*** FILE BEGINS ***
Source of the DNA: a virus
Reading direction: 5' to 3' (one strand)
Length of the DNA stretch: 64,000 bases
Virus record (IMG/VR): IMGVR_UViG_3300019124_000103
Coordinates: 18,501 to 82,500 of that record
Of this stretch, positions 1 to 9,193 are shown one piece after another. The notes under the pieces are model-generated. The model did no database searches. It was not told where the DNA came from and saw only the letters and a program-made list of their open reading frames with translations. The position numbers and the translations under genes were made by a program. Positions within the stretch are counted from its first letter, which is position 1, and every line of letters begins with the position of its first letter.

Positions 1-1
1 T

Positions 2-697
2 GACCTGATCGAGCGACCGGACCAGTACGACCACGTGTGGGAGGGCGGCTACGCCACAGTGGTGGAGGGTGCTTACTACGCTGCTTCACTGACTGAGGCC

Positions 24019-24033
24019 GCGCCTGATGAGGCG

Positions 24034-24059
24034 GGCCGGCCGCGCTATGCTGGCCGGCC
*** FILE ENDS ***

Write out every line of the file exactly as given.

Source of the DNA: a virus
Reading direction: 5' to 3' (one strand)
Length of the DNA stretch: 64,000 bases
Virus record (IMG/VR): IMGVR_UViG_3300019124_000103
Coordinates: 18,501 to 82,500 of that record
Of this stretch, positions 1 to 9,193 are shown one piece after another. The notes under the pieces are model-generated. The model did no database searches. It was not told where the DNA came from and saw only the letters and a program-made list of their open reading frames with translations. The position numbers and the translations under genes were made by a program. Positions within the stretch are counted from its first letter, which is position 1, and every line of letters begins with the position of its first letter.

Positions 1-1
1 T

Positions 2-697
2 GACCTGATCGAGCGACCGGACCAGTACGACCACGTGTGGGAGGGCGGCTACGCCACAGTGGTGGAGGGTGCTTACTACGCTGCTTCACTGACTGAGGCC

Positions 24019-24033
24019 GCGCCTGATGAGGCG

Positions 24034-24059
24034 GGCCGGCCGCGCTATGCTGGCCGGCC